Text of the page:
What's that old adage? When you have a hammer, everything starts to look like a nail?
For some reason, that struck me as I read this blog post on TNW regarding Gartner's latest news about the PC market.
They reported that this was the lowest back-to-school quarter since 2008, and that WW PC shipments dropped to 80.3 million units in the third quarter.
That's an 8.6 percent decrease from the same period last year.
Lenovo led shipments with a share of some 14M PCs, followed by HP at 13M, Dell at 9M, and even Acer at 6M and change.
By my count, right there that's some 42M computers worldwide, which ain't exactly nothin'.
US PC shipments actually went up, by 3.5 percent year-over-year, and Apple actually lost share during the period (HP and Dell grew in mid single digits).
Gartner blames tablets for the decline.
"Consumers' shift from PCs to tablets for daily content consumption continued to decrease the installed base of PCs both in mature as well as in emerging markets," said Mikako Kitagawa, principal analyst at Gartner.
Kitagawa went on to blame a "greater availability of inexpensive Android tablets" which attracted first time consumers in emerging markets on the PCs continued market decline.
That's all well and good, and like I said previously, I'm really digging the Kindle Fire HD, which I co-opted from my fiance (I gave it to her last Christmas but it was beginning to collect dust).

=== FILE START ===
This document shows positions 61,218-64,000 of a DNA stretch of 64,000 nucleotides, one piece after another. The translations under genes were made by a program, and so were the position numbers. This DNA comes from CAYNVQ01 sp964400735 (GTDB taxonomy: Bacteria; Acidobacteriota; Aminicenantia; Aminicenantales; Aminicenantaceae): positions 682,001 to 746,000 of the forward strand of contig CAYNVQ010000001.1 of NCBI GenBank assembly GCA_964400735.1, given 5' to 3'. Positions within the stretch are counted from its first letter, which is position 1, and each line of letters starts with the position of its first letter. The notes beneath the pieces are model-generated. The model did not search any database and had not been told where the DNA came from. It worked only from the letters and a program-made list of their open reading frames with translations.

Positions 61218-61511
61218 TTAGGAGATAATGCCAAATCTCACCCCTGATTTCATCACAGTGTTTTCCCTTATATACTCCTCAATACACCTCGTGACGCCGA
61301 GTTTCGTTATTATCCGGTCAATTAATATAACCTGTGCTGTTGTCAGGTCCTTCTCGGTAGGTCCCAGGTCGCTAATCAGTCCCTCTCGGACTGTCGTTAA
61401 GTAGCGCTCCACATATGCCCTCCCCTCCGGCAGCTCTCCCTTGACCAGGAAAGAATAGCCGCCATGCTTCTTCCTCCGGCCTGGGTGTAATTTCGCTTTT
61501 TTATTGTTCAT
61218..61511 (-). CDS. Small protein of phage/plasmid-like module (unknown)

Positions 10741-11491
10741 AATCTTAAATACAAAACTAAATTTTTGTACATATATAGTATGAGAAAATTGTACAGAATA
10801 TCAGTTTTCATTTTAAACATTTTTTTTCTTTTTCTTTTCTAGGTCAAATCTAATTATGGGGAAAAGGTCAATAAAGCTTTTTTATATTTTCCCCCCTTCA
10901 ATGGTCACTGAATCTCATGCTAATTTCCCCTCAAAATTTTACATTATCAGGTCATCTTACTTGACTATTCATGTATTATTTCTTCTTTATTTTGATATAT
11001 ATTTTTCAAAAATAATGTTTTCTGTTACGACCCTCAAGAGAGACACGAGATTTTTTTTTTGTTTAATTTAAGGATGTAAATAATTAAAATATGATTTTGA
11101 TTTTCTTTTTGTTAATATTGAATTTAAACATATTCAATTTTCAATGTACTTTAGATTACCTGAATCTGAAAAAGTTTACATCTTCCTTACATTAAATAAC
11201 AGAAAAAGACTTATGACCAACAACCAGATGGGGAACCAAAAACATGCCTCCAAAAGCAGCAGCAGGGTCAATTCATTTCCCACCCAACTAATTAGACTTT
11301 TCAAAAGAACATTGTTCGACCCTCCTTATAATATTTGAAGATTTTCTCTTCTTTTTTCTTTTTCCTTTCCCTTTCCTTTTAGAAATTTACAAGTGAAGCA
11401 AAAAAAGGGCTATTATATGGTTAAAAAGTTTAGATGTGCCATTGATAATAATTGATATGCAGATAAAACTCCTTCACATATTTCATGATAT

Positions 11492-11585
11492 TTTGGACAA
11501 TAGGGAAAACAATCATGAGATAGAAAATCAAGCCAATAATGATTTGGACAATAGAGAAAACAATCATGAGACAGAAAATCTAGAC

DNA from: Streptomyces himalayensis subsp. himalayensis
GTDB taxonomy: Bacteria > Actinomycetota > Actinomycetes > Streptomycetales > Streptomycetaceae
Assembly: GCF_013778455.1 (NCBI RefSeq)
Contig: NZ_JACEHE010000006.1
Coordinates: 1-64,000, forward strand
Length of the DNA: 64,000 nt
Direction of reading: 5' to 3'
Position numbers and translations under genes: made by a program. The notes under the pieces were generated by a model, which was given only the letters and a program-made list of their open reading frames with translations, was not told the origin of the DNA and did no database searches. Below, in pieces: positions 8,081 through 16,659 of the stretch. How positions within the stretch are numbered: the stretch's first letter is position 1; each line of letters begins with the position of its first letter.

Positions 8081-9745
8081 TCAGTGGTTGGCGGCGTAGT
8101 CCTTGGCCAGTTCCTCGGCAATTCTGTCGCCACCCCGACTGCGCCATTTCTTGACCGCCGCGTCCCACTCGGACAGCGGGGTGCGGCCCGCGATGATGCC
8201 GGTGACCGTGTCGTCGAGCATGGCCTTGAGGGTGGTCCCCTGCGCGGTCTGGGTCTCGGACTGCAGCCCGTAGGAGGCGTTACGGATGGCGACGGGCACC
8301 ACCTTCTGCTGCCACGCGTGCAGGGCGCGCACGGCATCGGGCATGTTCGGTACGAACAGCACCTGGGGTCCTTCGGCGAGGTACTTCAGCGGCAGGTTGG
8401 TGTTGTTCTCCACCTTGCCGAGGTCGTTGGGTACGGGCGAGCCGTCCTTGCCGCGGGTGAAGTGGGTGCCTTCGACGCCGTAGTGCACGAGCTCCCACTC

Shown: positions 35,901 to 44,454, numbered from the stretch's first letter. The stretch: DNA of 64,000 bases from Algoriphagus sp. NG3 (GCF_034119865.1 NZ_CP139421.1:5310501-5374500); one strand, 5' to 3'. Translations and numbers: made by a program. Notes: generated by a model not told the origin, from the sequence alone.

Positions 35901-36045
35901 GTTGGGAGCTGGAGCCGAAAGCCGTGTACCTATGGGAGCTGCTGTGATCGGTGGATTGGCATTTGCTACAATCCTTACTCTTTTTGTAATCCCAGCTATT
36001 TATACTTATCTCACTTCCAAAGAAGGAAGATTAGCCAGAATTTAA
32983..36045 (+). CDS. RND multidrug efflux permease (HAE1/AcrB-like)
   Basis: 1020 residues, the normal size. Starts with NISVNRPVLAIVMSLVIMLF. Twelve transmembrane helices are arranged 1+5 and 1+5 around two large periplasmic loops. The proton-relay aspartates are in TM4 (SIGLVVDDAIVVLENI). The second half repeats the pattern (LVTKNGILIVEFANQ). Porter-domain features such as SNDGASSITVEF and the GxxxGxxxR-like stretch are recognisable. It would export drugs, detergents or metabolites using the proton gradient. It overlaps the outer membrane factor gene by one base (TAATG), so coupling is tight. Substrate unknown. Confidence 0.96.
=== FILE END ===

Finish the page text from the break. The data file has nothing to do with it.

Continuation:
But when I want to get real work done, I turn to my ever reliable MacBook Air.
It has this thing called a keyboard and a mouse. These are revolutionary inventions -- the keyboard allows me to enter text into the computer, and the mouse allows me to interact with the information on the screen in a fluid and clear manner.
But you can do all that on a tablet, the Tablet Masses will explain.
Not on the tablets, I own, I explain back.
That's not to say I'm a Luddite -- I've actually been exploring new avenues of interaction with my computer (voice dictation, for example).
I need to do more than ever faster than ever, so I'm looking for every edge I can get! Dictation is one way forward, and as fast as I type, I can talk much faster.
But dictation isn't 100 percent accurate -- not yet, anyhow — which means I still have to do some cleanup.
Which means I need my keyboard and a mouse.
And I'm not talking about those fuzzy little software keyboards on your tablet device.
Those are fine for typing one line email responses, or posting a quick tidbit on Twitter or Facebook.
But if I need to interact with a spreadsheet, or write a lengthy email or blog post, or... well, you get the picture — give me a good old fashioned PC.
It earns its keep, it doesn't require me to update its software five times a day (usually just at the moment I've got a deadline or am trying to finish something important up), and like I said before, it has a keyboard and a mouse.
Tablets are very high maintenance.
PCs just work.
Though they may be losing share more broadly, they're definitely not losing mine.